City of Cartersville residents will be able to vote on a proposed $59.7 million bond referendum starting next week.
“We’ll have three weeks of advance voting at the office, one week at the civic center and then on Election Day, Cartersville East and West will both be open,” said Bartow County Elections Supervisor Joseph Kirk during a meeting of the Bartow County Board of Elections and Voter Registration on Monday afternoon.
Cartersville residents will be able to participate in advance voting from 8 a.m. to 5 p.m., Monday through Friday, from Feb. 22 until March 12 at the Bartow County Elections Headquarters at 1300 Joe Frank Harris Parkway.
Advance voting will be held at the Cartersville Civic Center, at 435 West Main St., from March 8 to March 12.
“We will not be doing a Saturday for this election, we’re not extending the hours for this election,” Kirk said. “And the civic center will be open the last week.”
He said Cartersville residents will not be able to vote via absentee ballot drop boxes for the upcoming March 16 referendum.
“That operation has ended now,” he said.
The $59.7 million general obligation debt referendum is the lone item on the ballot. If approved by Cartersville voters, the funding would be used for various City school system projects and educational expenditures.
The bonds would be payable semiannually, at an interest rate not to exceed 5% per annum. The exact rates would be determined by a supplemental City of Cartersville resolution, “adopted prior to the issuance of the related series.”
In an election notice, the City of Cartersville indicates the municipality will conduct no audits or performance reviews “with respect to the bonds.”
As for where the funding would be allocated, the City indicates the bond money would go towards “the cost of acquiring, constructing and equipping of one or more new schools and other buildings and facilities useful or desirable in connection therewith,” including possible repairs, renovations and improvements to athletic facilities.
An election notice also indicates the funding would be used for “acquiring instructional and administrative technology improvements” such as software, vehicles such as school buses and “acquiring any necessary property therefore, both real and personal.”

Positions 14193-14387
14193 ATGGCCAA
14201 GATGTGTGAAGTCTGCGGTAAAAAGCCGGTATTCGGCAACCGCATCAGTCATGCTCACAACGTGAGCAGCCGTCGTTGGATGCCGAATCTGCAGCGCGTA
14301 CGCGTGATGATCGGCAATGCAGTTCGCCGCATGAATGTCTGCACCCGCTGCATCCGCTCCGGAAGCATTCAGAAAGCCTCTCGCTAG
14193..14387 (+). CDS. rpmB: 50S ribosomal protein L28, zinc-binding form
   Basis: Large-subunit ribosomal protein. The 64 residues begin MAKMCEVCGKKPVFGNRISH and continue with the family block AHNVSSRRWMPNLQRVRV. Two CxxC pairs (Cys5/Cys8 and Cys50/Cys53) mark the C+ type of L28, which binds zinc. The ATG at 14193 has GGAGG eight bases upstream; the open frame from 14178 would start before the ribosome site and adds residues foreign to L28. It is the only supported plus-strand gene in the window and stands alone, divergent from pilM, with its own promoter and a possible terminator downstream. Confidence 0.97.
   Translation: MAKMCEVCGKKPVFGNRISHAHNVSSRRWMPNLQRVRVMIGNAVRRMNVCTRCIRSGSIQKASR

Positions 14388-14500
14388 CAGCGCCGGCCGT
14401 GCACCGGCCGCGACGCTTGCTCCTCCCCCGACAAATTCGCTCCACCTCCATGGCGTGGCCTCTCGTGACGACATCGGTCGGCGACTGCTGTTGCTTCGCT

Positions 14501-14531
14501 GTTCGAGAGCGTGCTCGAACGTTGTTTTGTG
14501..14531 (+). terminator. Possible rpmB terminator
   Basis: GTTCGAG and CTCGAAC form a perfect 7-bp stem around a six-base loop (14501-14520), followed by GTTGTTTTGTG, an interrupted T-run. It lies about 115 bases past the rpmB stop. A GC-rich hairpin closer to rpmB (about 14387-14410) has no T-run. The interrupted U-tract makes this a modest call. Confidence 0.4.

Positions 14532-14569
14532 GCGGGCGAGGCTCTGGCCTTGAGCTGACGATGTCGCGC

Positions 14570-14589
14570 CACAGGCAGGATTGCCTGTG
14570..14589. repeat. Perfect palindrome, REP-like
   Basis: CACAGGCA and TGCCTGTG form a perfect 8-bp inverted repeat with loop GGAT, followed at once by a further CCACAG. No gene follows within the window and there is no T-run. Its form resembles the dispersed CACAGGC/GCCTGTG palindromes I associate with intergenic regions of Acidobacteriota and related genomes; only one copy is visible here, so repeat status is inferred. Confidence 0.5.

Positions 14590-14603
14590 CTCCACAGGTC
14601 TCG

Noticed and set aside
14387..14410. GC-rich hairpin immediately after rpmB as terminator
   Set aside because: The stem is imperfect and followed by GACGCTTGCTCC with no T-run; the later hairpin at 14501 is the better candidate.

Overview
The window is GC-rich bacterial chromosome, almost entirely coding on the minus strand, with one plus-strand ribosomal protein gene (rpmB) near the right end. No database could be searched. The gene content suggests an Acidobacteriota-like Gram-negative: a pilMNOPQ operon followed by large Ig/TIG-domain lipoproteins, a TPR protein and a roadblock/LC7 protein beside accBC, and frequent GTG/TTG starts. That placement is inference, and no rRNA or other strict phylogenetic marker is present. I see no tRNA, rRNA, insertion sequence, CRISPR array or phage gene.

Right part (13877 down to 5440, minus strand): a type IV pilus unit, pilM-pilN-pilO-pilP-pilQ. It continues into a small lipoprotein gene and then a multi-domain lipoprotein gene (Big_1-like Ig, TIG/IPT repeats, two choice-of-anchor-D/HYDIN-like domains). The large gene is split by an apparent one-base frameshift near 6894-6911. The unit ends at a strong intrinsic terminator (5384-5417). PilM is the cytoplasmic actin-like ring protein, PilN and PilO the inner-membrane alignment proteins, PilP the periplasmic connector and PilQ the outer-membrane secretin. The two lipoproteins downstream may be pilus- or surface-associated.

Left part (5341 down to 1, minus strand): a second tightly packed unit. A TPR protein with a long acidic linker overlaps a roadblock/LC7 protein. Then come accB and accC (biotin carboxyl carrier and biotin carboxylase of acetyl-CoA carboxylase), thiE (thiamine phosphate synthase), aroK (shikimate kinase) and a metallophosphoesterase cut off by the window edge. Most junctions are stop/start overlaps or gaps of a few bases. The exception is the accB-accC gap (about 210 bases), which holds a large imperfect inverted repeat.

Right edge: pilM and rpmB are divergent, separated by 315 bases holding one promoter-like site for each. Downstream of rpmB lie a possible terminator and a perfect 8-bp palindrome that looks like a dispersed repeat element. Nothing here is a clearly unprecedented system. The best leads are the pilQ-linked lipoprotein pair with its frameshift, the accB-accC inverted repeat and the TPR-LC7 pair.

Per City documents, the maximum annual debt service on the bonds, in any given year, would not exceed $5,926,500.
“We’re staffing this one pretty small, just enough folks to keep the process running,” Kirk said. “I do not expect a heavy turnout in this election.”
In other matters, Kirk briefly touched upon last year’s elections office expenditures. He indicated that the department did go over budget, with more information on specific expenses forthcoming.
“We did get some grant money last year that helped with stuff, but this is really being covered by the County,” he said at Monday’s board meeting.
The board also voted to approve a 2021 meeting schedule. Teleconference meetings are planned throughout May.
“We still have our certification meetings the Friday after the election,” Kirk said. “But those need to be at 3 o’clock now rather than 5 o’clock so we can certify before 5 o’clock.”
The board also voted to approve poll managers for the March 16 referendum vote.
“These are the same poll managers that we used for the January runoff,” he said. “It’s just a much smaller election this time.”
Kirk also told the board he’d have more information regarding a State review of potential voter fraud in Bartow County — which may have occurred in the 2018 election cycle — available next week.
“I don’t want to go into a lot of detail about this in an open meeting right now, we are on the agenda for the State election board next week — in fact, we’re on the agenda this week, as well,” he said. “The State election board is trying to clean up a lot of older cases … so the one coming up is about folks voting twice.”